Donald WESLEY, Appellant, v. The STATE of Texas, Appellee.
On May 9, 2003, Donald Wesley pled guilty before the court, pursuant to a plea agreement, to intentionally or knowingly possessing a controlled substance, cocaine. See Tex. Health & Safety Code Ann. § 481.115(a), (b) (Vernon 2003). In accord with the agreement, the trial court found that the evidence substantiated Wesley's guilt, but deferred further proceedings without entering a finding of guilt and placed Wesley on community supervision for five years. See Tex.Code Crim. Proc. Ann. art. 42.12, § 5(a) (Vernon Supp.2004-2005).
On September 19, 2003, the State filed a motion to revoke Wesley's community supervision and to proceed to adjudication and judgment, but later moved to dismiss the motion, noting that the conditions of Wesley's supervision had been modified to place him in a substance abuse sanction program. The State's motion to dismiss was granted by the trial court November 5, 2003. On March 24, 2004, the State filed another motion to revoke Wesley's supervision and to proceed to adjudication and judgment, and amended that motion March 31, 2004.
A hearing was held on the State's amended motion May 5, 2004. The court found that Wesley had violated the conditions of his community supervision as the State had alleged. The court then adjudged Wesley guilty of the offense originally charged and sentenced him to two years' confinement in a state jail facility.
Wesley appeals, contending in a single point of error that the trial court erred at his revocation hearing by refusing to consider his affirmative defense of due diligence afforded by Article 42.12, Section 24 of the Code of Criminal Procedure. See Tex.Code Crim. Proc. Ann. art. 42.12, § 24 (Vernon Supp.2004-2005).
Article 42.12, Section 5(b) of the Code of Criminal Procedure provides:
On violation of a condition of community supervision imposed under Subsection (a) of this section, the defendant may be arrested and detained as provided in Section 21 of this article. The defendant is entitled to a hearing limited to the determination by the court of whether it proceeds with an adjudication of guilt on the original charge. No appeal may be taken from this determination.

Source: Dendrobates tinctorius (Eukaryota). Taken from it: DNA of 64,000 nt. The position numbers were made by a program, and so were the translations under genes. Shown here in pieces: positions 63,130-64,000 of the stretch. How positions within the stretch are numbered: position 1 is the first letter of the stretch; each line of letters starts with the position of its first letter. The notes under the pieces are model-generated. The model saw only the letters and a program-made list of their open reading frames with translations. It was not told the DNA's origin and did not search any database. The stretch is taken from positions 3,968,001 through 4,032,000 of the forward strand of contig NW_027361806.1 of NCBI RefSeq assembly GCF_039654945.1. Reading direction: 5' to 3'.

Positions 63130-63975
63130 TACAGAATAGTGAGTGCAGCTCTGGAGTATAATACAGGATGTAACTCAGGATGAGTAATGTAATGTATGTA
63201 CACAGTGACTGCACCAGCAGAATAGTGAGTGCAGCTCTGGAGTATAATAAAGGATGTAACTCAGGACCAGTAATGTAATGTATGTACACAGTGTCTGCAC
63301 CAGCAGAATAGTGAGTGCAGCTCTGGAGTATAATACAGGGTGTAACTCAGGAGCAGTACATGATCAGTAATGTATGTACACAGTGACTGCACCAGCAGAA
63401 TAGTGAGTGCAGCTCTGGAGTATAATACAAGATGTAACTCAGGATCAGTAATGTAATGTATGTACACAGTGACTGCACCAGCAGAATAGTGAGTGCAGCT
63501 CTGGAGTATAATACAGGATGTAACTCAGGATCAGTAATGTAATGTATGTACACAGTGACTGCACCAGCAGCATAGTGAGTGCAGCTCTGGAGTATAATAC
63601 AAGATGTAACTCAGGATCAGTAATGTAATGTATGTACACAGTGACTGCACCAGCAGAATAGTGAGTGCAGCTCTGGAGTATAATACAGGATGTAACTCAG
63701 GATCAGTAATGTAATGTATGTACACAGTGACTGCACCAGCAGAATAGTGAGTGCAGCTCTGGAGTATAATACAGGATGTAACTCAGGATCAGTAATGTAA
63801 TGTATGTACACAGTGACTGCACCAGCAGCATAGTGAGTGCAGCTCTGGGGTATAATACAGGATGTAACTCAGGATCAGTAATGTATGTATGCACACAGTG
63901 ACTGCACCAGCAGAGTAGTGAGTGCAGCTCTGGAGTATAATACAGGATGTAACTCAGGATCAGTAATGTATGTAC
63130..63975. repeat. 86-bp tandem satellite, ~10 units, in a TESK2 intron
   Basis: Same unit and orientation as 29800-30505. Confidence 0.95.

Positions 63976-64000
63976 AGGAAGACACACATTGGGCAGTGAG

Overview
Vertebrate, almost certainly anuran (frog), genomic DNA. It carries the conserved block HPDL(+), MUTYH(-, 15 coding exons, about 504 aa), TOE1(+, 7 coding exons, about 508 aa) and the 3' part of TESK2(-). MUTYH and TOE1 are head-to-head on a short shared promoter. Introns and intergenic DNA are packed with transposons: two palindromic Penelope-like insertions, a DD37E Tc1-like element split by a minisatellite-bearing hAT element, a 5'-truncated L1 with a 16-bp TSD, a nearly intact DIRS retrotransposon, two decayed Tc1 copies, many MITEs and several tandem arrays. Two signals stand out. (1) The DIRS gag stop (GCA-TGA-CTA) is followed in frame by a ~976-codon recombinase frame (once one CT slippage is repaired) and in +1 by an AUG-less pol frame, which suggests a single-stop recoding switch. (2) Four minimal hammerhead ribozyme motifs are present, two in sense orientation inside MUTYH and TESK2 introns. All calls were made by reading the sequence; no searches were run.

Tex.Code Crim. Proc. Ann. art. 42.12, § 5(b) (Vernon Supp.2004-2005).
In construing this provision, the Texas Court of Criminal Appeals has stated:
[G]iven the plain meaning of Article 42.12, § 5(b), an appellant whose deferred adjudication probation has been revoked and who has been adjudicated guilty of the original charge, may not raise on appeal contentions of error in the adjudication of guilt process.
Connolly v. State, 983 S.W.2d 738, 741 (Tex.Crim.App.1999).
The Texas Court of Criminal Appeals went on to hold that the trial court's decision about whether the State exercised due diligence in apprehending the defendant and having a hearing on adjudication of guilt was “merely a part of its decision to revoke and proceed to judgment, and no appeal lies from that decision.” Id.
Although the Connolly court was not construing Article 42.12, Section 24, we hold that a decision by the trial court concerning due diligence pursuant to Article 42.12, Section 24 is likewise “a part of its decision to revoke and proceed to judgment,” and that no appeal lies from that decision. See also Poledore v. State, 8 S.W.3d 22, 24 (Tex.App.-Houston [14th Dist.] 1999, pet. ref'd).
We therefore conclude this Court lacks jurisdiction to consider Wesley's challenge to the trial court's refusal to consider his affirmative defense of due diligence under Article 42.12, Section 24.
We dismiss the appeal for want of jurisdiction.
Opinion by Justice ROSS.